Wednesday, May 26, 2004

The Real Story Behind the April 9th Insurgency in Iraq

The Real Story Behind the April 9th Insurgency in Iraq
by Jarob D. Walsh, U.S. Army Specialist
17 May 2004

My company is fuel transportation. We are the Army Reserve 724th Transportation Company. But in Iraq we have civilian contractors Kellogg Brown and Root. They do all the fuel hauling. So we basically become force protection for convoys. Friday, April 9th, about 7 a.m., my platoon started getting ready for a fuel convoy from LSA Anaconda in Balad to Baghdad International Airport (BIOP). We were running security for 21 civilian fuel trucks. We had 26 in the whole serial. I was in the 21st truck with a civilian, riding shotgun (passenger). I had never ridden with a civilian on a convoy before. The American civilians are non-combatants; they do not carry weapons, so I was the only one in the vehicle with a weapon. It made me extremely uncomfortable, because that means no one has my back if we get attacked.

We left the gates of Anaconda in Iraq about 10 a.m. The convoy was going fine and it was almost a regular day in Iraq; there were cars up and down the four lane highways and there were people everywhere in all the towns; it was a normal day. About an hour and a half into the trip, the people and the cars started becoming fewer. Then, the next thing I knew, my LT (lieutenant) - who is in the lead truck - comes on the radio and says, "We are taking rounds - everyone get ready!" then not even a minute later, someone else comes on the radio and says, "The LT’s truck just blew up and I don’t know where to go or what to do!" I looked at my driver and said "Oh sh** it’s about to get bad." Next thing I know, the truck about a hundred meters in front of us blows up right in front of us.

It was unlike anything I have ever seen in my life. We were in the middle of Baghdad on a main highway being attacked; there were buildings all around us, and people in the buildings firing weapons at us. I looked off to the left at a frontage road and I saw nine cars in rows of three. There was a line of women in front of all the cars, and some of them had children with them. I thought they were just watching us get attacked, and then men started popping up behind them firing at us - they were using the women as shields!! It took me a second to realize that. They were standing on the hoods of the cars behind the women and children; it shocked the hell out of me. Then we started getting hit with small arms fire, which sounded like golf balls hitting metal. I started firing back at them but I couldn’t get passed the women; they were all I could hit, and they started falling down. The men turned around and ran back behind the cars to fire.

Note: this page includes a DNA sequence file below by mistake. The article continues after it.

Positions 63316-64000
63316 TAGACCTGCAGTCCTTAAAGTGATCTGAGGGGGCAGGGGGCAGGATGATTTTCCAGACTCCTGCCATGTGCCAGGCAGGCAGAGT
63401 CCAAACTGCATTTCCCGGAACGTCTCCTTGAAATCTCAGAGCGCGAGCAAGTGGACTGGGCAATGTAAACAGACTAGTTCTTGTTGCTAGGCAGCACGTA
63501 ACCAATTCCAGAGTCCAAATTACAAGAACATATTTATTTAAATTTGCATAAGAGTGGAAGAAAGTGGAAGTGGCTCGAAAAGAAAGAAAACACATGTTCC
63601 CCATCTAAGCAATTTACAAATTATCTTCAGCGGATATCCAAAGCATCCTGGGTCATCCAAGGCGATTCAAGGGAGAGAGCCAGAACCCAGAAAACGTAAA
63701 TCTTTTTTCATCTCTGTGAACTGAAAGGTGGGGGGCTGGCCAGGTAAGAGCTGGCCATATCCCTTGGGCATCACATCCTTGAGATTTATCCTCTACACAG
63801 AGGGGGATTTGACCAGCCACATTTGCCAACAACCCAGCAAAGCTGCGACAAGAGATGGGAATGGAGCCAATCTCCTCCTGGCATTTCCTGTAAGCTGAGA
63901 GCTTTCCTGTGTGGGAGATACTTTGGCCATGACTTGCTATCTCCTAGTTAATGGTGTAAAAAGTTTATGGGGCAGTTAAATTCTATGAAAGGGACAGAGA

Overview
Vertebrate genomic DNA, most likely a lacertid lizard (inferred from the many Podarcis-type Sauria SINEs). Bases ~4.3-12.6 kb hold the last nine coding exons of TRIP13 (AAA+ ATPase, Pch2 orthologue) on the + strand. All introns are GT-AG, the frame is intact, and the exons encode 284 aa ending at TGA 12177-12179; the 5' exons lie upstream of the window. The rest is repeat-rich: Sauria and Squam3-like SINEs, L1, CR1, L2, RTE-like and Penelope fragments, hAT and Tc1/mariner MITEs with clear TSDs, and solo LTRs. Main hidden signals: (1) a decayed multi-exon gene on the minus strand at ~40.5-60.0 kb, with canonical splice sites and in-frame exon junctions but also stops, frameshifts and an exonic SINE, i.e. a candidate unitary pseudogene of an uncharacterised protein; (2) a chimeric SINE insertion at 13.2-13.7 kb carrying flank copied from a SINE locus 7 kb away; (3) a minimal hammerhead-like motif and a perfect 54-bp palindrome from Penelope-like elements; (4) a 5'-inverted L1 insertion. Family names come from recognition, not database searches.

It was the first time I had ever shot anyone so I was extremely shaken up. We were going about forty-five miles an hour, which was the top speed possible. After we passed the women and cars, we came to an overpass. It was loaded with people; they were everywhere, and they had black blankets with what looked like cursive writing; it was Arabic. They were firing down onto our trucks from the bridge and attempting to drop the blankets on our windshields. I couldn’t fire back because of the way I was sitting in the truck. I told my civilian driver to keep his head down, don’t let any more than his eyes over the steering wheel. If he would have gotten shot, there would have been no way we could have gotten off the highway, and we were only 8 miles from our destination. The people on the bridge missed our truck with the blankets, but they shot the heck out of our cab and tanker. Our truck was spewing out gas everywhere all over the highway. I told my driver to try to speed up, since if the fuel ignited we would be goners.

We pulled up behind Mathew Maupin's truck, a fellow soldier who was riding with a civilian also, but no sooner did we get behind his truck then his tanker exploded, the truck swerving off the highway, down through a ditch into a bunch of buildings. It was one big ball of flames. Later on, Matt was seen on the Al-Jazeera network as a hostage, and is believed to be still in their custody. After his truck exploded in front of us, we came upon another truck that was laying on its side in the ditch on our left - it was one of ours. There were Iraqi civilian tankers on both sides of us, which the Iraqis use as roadside bombs - when you drive past them they blow them up.
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